Long-Term Data Support Ibrutinib Monotherapy in Patients With CLL/SLL
Posted: Monday, May 18, 2020
In the longest extended follow-up to date—up to 8 years—of any study examining the single-agent use of a Bruton’s tyrosine kinase inhibitor, researchers demonstrated the overall safety and efficacy of ibrutinib in treating patients with chronic lymphocytic leukemia/small lymphocytic lymphoma (CLL/SLL). John C. Byrd, MD, of The Ohio State Medical School in Columbus, and colleagues published the results of their pivotal phase Ib/II and extension studies in Clinical Cancer Research. In the 132 patients ultimately treated with the once-daily agent, the estimated 7-year overall survival and progression-free survival rates were 84% and 83% in the first-line setting and 55% and 34% in the relapsed or refractory setting, respectively.
The median age of the 31 patients treated with first-line ibrutinib was 71 years, and it was 64 years for the 101 patients with relapsed or refractory disease; the latter group also had a median of four prior therapies. The overall response rate was 89% across the entire cohort.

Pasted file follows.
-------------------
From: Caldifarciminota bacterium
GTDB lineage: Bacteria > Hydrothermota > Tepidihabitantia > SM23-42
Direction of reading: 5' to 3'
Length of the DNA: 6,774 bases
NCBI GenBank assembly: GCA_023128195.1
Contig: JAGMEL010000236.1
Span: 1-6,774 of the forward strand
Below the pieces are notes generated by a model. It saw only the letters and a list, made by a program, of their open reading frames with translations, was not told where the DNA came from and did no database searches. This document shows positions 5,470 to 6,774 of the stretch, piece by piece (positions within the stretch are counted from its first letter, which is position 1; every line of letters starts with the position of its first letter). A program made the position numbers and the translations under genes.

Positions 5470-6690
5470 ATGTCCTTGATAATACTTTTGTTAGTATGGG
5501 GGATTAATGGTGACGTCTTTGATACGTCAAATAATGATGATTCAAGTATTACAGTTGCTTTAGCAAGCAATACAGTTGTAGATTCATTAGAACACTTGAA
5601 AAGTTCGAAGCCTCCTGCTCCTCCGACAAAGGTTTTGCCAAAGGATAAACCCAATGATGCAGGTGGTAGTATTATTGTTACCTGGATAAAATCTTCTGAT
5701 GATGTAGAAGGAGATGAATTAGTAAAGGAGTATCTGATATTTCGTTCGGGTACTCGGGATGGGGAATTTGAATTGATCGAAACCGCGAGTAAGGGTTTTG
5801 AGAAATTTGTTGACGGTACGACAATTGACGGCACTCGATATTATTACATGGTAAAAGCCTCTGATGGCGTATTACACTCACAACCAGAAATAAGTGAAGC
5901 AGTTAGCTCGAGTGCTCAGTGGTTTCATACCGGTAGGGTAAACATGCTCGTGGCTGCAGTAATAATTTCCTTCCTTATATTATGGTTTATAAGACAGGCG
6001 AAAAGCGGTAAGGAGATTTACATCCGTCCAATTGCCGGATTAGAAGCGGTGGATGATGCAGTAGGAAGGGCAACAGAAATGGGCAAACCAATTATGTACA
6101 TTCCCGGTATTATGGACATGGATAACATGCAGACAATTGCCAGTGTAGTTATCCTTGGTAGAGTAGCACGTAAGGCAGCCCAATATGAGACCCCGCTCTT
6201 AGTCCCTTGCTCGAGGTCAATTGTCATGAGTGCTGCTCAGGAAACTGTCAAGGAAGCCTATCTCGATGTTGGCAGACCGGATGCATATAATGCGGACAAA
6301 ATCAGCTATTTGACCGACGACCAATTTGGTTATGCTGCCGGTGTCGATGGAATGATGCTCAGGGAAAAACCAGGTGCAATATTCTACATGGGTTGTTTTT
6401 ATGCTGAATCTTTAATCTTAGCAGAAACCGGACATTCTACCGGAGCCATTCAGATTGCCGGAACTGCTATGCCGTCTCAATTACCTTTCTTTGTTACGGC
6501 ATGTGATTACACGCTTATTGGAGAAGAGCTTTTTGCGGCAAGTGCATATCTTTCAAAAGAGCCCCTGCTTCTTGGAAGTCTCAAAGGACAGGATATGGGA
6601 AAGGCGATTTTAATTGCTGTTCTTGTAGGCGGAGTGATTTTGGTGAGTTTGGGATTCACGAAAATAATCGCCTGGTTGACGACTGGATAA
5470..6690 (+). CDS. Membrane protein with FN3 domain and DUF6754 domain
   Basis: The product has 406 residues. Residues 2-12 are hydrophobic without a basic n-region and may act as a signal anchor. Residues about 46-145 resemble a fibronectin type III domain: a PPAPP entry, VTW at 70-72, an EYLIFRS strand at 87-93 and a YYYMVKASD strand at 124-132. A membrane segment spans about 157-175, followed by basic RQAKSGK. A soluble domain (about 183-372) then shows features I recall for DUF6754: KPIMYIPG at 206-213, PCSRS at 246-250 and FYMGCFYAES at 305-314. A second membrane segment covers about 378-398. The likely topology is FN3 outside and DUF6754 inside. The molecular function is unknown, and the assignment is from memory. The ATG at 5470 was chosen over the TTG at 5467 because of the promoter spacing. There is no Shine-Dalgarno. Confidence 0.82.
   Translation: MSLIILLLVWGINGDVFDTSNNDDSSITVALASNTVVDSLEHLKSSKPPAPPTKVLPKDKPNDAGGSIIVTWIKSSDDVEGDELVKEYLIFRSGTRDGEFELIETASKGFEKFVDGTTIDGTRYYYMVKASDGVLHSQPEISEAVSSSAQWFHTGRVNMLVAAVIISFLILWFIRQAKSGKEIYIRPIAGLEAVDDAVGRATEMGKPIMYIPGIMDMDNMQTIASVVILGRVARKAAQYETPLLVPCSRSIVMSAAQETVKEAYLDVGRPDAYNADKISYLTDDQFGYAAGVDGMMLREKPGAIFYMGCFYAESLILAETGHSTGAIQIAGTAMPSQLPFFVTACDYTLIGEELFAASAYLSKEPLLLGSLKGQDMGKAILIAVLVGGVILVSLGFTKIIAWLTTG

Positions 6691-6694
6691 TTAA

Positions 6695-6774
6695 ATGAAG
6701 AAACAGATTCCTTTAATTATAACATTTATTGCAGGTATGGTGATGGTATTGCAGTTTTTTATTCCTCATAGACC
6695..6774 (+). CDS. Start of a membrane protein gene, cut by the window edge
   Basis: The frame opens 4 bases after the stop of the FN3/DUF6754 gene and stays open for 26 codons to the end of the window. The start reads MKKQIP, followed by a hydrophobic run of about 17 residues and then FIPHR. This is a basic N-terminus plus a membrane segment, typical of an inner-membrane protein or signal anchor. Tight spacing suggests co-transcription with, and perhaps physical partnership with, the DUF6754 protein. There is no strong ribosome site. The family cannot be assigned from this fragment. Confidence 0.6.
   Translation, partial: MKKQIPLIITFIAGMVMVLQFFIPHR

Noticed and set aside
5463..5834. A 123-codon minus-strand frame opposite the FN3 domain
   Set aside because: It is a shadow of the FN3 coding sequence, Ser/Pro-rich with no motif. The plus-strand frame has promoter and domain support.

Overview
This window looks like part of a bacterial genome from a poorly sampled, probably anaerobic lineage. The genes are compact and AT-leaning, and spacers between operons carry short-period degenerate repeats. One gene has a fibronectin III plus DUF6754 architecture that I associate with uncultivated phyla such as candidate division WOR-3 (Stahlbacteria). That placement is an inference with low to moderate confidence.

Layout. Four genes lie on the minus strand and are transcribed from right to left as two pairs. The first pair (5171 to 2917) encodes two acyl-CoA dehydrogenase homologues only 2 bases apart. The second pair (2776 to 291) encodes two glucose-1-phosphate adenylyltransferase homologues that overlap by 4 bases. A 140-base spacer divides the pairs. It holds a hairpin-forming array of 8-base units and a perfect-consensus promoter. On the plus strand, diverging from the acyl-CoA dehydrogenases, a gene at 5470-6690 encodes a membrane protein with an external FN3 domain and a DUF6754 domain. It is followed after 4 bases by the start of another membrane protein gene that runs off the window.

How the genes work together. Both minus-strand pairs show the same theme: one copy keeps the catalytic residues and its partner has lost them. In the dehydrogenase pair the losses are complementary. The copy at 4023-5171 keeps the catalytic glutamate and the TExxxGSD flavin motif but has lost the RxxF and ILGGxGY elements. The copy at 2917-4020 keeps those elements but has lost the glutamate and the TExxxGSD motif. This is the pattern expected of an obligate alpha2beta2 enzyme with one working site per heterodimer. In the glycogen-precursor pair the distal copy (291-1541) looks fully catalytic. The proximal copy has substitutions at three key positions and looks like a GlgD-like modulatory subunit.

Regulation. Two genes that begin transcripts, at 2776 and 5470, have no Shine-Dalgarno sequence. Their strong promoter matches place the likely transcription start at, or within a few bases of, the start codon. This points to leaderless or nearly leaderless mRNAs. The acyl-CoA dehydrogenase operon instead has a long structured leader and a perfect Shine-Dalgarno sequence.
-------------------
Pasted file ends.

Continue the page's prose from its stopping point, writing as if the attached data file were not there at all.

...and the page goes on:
“In relapsed/refractory CLL/SLL, median progression-free survival was 52 months overall,” stated Dr. Byrd and co-investigators. It was “26 months in patients with chromosome 17p deletion, 51 months [in those] with 11q deletion, not reached [in those] with trisomy 12 or 13q deletion, and 88 months in patients without these cytogenetic abnormalities.” The median progression-free survival was not reached with first-line ibrutinib.
A total of 41 patients experienced CLL progression, 11 with Richter’s transformation, the team pointed out. They also noted that the grade ≥ 3 adverse events occurring in more than 15% of patients were hypertension (28%), pneumonia (24%), and neutropenia (18%). However, pneumonia and neutropenia generally declined over time.
Disclosure: The study authors’ disclosure information can be found at aacrjournals.org.